... you can't allow "market competition" over the very definitions and meanings of such basic legal principles as "justice," "rights," "aggression," "self-defense," etc. Robert James Bidinotto From "Contra Anarchism, Part III," in discussing the social need for government and law.
Check out the implication that economics does not need to be based on man's nature (please see Mises for a rebuttal).
I think you do not understand Mises.
Yes, economics depends on certain aspects of man's nature and as of now man is the only entity that we know of who has those aspects but that doesn't mean and doesn't imply that it is impossible for other entities to also have those particular aspects. By "human action" Mises means purposeful behavior.
Mises' economics is based on his action axiom not on the whole of man's nature. Mises' economics would apply to any entities that acted (used purposeful behavior to alieviate felt uneasiness), that preferred present to future consumption, and that used means to achieve ends.
>Robert, you're much too intelligent and much too widely read to be stooping to such pathetic straw men. Why don't you address what the anarchists actually say?
I think Bidinotto is claiming that anarchist theory, to be consistent with its own axiomatic presumptions, cannot provide for the "outlawing" of competition among competing conceptions of justice, rights and the like, even when the competing conceptions are blatantly thuggish. So the mob or al Qaeda would have to be entitled to have their "protection agencies" based on the versions they're selling too. It's an objection to anarchism that suggests that anarchist theology must founder in self-contradiction or else smuggle government in through the back door. If all defense agencies within a geographical area were subject to the same set of at least very broad rules banning obvious violations of rights, they would be subject to a government.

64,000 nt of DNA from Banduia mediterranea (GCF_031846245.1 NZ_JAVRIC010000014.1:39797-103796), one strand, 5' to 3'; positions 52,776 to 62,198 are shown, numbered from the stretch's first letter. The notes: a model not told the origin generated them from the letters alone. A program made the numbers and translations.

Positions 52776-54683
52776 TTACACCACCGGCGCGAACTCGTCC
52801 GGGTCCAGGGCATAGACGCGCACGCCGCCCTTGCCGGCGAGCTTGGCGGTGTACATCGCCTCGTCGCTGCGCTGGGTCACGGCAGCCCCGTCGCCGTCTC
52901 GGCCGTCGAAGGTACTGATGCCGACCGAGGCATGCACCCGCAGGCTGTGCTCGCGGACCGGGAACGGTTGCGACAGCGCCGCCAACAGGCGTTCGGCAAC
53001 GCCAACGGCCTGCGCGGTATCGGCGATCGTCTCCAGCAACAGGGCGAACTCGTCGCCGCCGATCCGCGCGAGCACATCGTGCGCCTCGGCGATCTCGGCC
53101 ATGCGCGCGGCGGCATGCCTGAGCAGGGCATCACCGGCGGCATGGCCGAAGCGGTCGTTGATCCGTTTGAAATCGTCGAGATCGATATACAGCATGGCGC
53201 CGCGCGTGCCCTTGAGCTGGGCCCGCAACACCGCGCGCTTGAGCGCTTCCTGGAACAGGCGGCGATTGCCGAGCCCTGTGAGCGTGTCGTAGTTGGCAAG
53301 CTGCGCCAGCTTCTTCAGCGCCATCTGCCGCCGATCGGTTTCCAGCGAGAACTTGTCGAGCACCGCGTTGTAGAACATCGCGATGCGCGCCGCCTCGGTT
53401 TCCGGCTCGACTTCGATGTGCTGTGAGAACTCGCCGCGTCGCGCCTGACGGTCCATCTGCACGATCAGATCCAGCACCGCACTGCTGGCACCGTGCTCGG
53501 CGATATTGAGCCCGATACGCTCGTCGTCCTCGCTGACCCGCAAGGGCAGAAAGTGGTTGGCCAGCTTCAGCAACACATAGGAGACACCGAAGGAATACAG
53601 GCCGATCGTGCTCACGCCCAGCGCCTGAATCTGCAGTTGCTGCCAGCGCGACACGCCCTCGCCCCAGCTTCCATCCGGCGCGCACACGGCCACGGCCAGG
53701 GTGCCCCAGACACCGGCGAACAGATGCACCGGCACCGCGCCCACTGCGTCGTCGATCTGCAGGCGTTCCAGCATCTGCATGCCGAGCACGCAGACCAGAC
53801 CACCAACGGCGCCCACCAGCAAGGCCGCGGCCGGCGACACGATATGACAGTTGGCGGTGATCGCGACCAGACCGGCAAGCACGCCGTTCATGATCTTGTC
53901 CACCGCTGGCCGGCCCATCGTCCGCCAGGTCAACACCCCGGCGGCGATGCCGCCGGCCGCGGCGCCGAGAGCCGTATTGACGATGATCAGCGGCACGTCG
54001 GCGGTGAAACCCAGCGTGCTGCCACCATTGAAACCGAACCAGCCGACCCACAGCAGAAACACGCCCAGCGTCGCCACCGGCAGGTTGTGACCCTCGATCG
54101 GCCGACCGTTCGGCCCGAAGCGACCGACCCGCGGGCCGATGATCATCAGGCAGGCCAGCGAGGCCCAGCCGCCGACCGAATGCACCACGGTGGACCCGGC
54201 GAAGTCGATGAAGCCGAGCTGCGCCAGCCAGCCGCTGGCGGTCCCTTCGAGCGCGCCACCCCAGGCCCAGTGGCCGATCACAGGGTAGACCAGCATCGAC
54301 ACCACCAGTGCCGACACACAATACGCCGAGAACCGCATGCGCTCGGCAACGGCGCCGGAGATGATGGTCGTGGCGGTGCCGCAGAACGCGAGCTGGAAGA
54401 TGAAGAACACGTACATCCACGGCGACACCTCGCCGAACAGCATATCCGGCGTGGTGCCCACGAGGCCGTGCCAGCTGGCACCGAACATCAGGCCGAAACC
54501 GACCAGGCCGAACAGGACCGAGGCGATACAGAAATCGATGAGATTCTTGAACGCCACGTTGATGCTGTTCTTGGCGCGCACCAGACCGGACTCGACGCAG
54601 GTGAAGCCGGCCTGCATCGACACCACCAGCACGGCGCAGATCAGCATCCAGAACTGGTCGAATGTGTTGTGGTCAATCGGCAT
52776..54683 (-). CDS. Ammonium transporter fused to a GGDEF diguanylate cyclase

I note the hit-and-run nature of this gratuitously condescending jab ("you're much too intelligent to...")--treating a quotation as if it were the whole of what is being quoted from. In any case, what is that anarchists say that avoids the quandaries posed by their viewpoint? Generally, they concoct pie-in-the-sky fantasies about what protection agencies "would" do, ignoring what they in fact do as per the daily papers. Meanwhile, anarchists tend to equate all governments, ignoring actual differences among them and the causes of those differences in the ideas, practices and history of various societies. If Riggenbach thinks there are anarchists who resolve the dilemma, or if he has a form of anarchism of his own that resolves it, could he not explain it to us?
Good of you to resurrect this, David, and your succinct commentary is excellent. However, I assume you are directing your remarks to the general readership and are too wise to try to reach the unreachable Riggenbach, whose preposterous and often intemperate statements not only continue to this day, but occasionally make the anarchism of Thomas Knapp seem plausible by contrast.
(Mr. Knapp, please note that I said "seem.")
[an error occurred while processing this directive]